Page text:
The Landing Spot

Moore’s landing spot was far from ideal, as he finds himself on an offense lacking in 2018 Air Yards, and a below average receiving opportunity score.


opp_chartNote that Moore is ostensibly a more talented player than several WRs currently on the Panthers. He should not have much difficulty climbing the ranks once training camp starts. However, we know that targets are the lifeblood of fantasy scoring, and it’s fair to ask whether Moore can command a fantasy-relevant target share as a rookie in this crowded receiving corps. But given that Moore can succeed in the slot as well as play on the outside, he may be able to steal targets from most Panthers receivers this season.

Although the Panthers added both Torrey Smith and Jarius Wright in free agency, Moore should have no trouble beating out either player for playing time. However, it’s difficult to see him overtaking Greg Olsen or Devin Funchess on the target totem pole. Funchess in particular just turned in his best NFL season, and was fantasy viable with and without Kelvin Benjamin on the roster.

Devin Funchess

Now with Moore on the roster, and Olsen set to return from injury, it’s most likely that Funchess fails to earn a similar target share in 2018. Additionally, Moore’s selection means that Christian McCaffrey will have trouble repeating his 113-target season4 in 2018. Most importantly, Moore’s presence is bad news for Curtis Samuel’s fantasy value, since it’s unlikely Samuel sees enough targets to be fantasy viable next season.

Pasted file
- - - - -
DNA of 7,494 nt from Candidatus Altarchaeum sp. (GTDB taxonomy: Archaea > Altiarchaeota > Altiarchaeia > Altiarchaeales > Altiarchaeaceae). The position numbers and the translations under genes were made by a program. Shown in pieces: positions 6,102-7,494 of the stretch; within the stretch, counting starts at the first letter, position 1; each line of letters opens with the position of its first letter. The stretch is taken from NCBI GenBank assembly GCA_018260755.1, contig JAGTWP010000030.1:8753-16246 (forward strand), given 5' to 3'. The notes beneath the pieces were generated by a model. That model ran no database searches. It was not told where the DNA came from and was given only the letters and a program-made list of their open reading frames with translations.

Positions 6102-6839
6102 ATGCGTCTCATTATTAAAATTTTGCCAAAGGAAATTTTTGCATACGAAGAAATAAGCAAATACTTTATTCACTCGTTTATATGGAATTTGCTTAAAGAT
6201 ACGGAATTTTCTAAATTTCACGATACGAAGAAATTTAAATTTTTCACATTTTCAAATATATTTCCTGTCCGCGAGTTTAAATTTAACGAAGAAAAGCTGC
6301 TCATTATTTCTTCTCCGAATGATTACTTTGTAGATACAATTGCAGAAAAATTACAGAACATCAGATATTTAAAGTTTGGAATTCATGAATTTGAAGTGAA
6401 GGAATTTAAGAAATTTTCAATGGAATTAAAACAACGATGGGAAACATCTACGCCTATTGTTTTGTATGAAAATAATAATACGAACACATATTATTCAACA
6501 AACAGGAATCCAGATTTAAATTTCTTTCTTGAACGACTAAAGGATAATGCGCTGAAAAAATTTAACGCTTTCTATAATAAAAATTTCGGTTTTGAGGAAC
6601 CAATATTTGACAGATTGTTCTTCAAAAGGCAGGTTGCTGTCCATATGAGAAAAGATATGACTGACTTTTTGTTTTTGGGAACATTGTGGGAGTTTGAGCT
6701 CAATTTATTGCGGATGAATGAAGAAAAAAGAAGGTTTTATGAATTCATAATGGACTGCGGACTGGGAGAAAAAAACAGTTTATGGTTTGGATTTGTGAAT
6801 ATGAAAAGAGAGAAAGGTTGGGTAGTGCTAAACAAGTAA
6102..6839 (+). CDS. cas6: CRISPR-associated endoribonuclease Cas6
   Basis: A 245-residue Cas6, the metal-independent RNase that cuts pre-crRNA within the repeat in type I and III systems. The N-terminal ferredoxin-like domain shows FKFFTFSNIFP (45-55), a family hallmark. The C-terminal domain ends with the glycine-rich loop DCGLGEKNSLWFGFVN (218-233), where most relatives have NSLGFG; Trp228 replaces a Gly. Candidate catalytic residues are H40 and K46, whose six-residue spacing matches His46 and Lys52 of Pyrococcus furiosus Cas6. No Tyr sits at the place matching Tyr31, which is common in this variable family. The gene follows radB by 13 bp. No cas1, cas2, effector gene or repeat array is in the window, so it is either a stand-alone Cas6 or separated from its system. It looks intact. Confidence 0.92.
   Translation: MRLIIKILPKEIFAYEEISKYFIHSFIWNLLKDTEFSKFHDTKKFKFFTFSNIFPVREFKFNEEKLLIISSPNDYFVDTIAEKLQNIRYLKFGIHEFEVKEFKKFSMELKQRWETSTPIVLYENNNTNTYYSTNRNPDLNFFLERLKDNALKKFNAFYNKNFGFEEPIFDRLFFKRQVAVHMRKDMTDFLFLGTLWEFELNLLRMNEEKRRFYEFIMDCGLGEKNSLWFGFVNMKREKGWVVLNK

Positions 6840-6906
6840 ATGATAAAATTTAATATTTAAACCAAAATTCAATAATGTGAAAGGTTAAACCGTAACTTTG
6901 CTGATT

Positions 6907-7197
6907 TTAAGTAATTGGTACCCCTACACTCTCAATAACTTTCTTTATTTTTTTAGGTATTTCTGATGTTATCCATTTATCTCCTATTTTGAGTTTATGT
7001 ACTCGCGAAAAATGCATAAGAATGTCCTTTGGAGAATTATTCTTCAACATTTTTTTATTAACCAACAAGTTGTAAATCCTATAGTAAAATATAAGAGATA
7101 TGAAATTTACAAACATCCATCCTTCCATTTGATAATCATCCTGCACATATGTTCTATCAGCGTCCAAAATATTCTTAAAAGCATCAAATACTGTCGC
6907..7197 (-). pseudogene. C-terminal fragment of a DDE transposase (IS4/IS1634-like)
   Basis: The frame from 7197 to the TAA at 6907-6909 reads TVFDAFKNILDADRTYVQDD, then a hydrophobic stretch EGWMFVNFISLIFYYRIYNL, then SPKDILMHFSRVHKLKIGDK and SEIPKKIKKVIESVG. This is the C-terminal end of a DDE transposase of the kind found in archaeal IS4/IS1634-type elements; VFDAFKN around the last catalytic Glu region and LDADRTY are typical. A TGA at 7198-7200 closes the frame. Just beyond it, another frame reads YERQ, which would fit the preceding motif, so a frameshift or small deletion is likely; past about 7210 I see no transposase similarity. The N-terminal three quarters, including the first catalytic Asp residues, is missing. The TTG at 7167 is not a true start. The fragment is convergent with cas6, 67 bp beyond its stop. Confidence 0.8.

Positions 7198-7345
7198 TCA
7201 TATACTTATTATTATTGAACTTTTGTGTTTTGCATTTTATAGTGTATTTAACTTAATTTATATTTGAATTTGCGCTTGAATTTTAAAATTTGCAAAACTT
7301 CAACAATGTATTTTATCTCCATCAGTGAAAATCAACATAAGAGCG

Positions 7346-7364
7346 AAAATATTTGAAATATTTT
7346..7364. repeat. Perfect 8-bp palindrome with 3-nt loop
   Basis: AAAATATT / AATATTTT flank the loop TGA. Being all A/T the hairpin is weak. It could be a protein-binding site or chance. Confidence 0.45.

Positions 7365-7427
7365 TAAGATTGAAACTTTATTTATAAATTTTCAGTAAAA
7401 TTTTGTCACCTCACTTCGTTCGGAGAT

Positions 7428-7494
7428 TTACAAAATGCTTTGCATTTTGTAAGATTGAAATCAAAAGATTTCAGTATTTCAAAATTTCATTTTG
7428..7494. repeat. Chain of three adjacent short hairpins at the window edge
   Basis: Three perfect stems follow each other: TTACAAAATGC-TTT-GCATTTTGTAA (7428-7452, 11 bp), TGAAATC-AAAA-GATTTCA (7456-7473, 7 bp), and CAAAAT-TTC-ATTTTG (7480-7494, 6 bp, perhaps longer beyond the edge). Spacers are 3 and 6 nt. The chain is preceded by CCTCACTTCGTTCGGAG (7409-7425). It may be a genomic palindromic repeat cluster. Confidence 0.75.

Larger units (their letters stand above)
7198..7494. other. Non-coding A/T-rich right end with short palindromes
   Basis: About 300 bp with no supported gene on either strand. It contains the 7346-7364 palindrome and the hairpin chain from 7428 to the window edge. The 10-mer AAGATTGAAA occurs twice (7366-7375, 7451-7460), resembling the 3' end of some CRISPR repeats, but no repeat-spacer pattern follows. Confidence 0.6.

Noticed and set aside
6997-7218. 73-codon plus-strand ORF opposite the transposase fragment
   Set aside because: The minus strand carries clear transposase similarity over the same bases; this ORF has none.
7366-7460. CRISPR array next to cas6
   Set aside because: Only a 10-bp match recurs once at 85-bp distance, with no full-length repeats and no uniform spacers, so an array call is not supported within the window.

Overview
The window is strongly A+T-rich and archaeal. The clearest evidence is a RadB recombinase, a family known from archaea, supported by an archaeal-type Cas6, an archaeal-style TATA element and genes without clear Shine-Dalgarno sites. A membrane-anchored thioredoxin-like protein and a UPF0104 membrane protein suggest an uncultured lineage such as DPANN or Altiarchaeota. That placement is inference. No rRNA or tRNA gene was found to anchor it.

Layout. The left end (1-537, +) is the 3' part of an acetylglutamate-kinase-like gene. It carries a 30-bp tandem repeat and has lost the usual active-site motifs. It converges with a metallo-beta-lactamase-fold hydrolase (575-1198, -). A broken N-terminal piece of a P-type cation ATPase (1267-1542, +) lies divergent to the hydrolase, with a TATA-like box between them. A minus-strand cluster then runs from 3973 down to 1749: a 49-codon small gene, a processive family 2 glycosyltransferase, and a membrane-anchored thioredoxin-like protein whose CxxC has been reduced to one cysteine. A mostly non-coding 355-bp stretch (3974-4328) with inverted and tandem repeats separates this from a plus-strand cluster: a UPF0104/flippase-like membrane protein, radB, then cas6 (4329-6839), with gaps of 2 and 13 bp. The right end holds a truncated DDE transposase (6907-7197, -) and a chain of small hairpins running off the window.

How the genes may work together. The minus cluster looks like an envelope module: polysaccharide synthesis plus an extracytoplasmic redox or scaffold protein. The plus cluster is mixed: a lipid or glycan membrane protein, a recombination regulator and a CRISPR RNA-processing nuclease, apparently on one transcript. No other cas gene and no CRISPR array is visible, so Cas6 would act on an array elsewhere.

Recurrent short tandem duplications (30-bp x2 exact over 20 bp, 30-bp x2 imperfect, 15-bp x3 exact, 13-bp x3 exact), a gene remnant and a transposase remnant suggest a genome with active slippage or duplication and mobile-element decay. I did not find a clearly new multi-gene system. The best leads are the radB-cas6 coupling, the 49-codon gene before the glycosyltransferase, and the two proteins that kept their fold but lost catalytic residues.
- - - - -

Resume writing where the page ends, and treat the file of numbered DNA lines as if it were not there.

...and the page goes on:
Cam Newton is the biggest beneficiary of this selection. Newton was already a value in the eighth round, and Moore’s selection helps bolster a receiving corps that was light on talented players. The 2018 Panthers receiving corps may be the most talented group of receivers Newton has had.

Although Newton’s ceiling is bolstered by Moore’s presence, the lack of passing volume caps the upside for all Panthers receivers. Newton has never thrown more than 517 passes and averages well under 500. Additionally, the Panthers are below league average in pass percentage and pace over the last few seasons. It’s unlikely that any receivers earn a significant chunk of the targets, and as a result it is difficult to justify Moore as the 1.02 selection in rookie drafts.

However, Moore’s future in the NFL is bright. He could immediately take on the role that Steve Smith used to play for the Panthers. If that’s the case, we could see him ascend past all other receivers on the target totem pole.

Newton AYA

Newton’s adjusted yards per attempt (AYA) was near its best when targeting Smith. If Moore is able to successfully replicate Smith’s role, it’s safe to assume that he will return high-end WR2 value. I’m hoping that Moore grasps the offense quickly, because I’m looking forward to rooting for a player that can do this:

  1. Max BortenschlagerRyan BrandKasim Hill, and Tyrrell Pigrome combined to complete just 55 percent of their throws on the season.  (back)
  2. Specifically, Ohio State, Wisconsin, and Michigan.  (back)
  3. 32 percent.  (back)
  4. 23 percent of the team total.  (back)